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#EveryChildMatters: How is the continuation of missing children affecting the Indigenous community?

By Yorkabiel Desta ‘24

"I get a sense that people really want the number. But from my perspective, this is a marathon, not a sprint," said Tamara Randall, who created and moderates the Facebook group Every Child Matters with over 17,000 members. How is the Indigenous community coping with the missing children being found and what are they doing to find the rest?

In May 2021, with the help of a ground penetrating radar specialist the remains of 215 Indigenous children were found, some being as young as three years old. The children were attending Kamloops Indian Residential schools in British Columbia which closed in 1978. “Canada's residential school system, which forcibly separated Indigenous children from their families, constituted ‘cultural genocide’, a six-year investigation into the now-defunct system found in 2015,” (Anna Mehler Paperny, 2021). These schools were typically run by Christian churches on behalf of Ottawa from the 1840s to the 1990s.

The document report included multiple charges of abuse, rape, malnutrituion, and other horrific incidents against a total of 150,000 children. The remains of 215 children would have gone undocumented along with the other 4,100, had they not been found this year. In 2008, the Canadian government formally apologized for the school system implemented “for the Indigenous children.” Yet, here we are in October, with the Indigenous community still pleading to find the rest of their missing children, despite being told they would have made substantial progress by mid June.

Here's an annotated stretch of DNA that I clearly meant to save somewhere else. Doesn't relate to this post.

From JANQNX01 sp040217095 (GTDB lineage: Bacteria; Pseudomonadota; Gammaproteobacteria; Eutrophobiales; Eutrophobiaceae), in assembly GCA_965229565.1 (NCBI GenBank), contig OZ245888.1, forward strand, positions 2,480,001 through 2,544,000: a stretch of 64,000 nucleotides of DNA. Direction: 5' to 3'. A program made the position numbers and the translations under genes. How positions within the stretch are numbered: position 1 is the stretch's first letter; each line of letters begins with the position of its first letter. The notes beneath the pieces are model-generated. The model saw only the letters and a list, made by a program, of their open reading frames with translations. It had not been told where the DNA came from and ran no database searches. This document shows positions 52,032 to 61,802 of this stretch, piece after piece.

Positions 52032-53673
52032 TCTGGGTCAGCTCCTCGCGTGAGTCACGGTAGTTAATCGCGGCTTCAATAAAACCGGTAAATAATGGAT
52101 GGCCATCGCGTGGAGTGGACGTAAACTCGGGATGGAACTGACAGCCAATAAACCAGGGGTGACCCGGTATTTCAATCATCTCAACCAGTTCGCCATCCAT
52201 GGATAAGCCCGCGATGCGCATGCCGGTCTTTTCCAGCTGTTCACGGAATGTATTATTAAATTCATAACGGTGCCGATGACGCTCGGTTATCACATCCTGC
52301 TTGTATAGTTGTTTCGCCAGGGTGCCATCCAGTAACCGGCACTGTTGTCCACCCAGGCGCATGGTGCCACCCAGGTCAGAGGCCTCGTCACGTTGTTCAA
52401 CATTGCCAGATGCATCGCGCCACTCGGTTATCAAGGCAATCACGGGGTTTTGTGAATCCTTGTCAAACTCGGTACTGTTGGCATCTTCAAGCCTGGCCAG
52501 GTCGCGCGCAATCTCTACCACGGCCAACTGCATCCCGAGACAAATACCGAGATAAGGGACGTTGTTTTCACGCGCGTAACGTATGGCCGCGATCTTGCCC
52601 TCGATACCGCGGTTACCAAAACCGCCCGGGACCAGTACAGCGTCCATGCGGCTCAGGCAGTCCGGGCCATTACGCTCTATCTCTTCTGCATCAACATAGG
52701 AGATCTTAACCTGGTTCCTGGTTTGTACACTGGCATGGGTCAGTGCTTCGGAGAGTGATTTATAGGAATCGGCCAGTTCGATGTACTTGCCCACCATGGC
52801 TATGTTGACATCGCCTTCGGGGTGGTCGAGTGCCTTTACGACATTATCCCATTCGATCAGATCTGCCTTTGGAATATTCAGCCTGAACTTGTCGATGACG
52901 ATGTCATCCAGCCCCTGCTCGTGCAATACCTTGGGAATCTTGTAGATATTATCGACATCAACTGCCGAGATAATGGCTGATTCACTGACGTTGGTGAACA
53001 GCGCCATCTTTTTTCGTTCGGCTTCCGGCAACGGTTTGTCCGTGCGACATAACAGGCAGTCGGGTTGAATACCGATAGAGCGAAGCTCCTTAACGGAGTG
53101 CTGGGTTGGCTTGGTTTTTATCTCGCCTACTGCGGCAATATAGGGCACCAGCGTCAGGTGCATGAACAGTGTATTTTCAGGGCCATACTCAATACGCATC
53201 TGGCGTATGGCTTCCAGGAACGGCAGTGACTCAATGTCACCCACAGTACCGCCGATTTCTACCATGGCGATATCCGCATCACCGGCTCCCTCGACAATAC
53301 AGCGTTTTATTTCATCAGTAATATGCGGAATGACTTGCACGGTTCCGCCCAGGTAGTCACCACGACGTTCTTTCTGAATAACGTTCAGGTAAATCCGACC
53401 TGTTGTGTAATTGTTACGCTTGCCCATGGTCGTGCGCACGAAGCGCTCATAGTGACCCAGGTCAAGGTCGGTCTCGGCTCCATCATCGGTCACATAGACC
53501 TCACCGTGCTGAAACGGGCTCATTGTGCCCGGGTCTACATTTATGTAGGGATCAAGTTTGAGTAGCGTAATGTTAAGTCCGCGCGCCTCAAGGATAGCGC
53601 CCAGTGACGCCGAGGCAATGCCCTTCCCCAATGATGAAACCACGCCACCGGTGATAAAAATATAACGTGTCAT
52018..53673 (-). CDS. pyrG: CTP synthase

With that said, how is the Indigenous community dealing with this? “This is a marathon, not a sprint” (Tamara Randall). The Indigenous community is asking for justice and for their children to be brought home. There is always more work to be done. It is not solely about finding the missing children, but also about what you're willing to do for the families who have suffered from that loss and the ways in which you can help, especially to those who have survived and now live with that trauma.

There are many ways in which you can help the Indigenous community. You can start by educating yourself on the matter, even if you have a couple of minutes to spare, read an article or maybe watch a video on the topic. You can inform other people on the matter and encourage them to educate themselves. This boosts the flow of information, which always contributes to change. Participate in the movement and support them, through their small businesses and funding.

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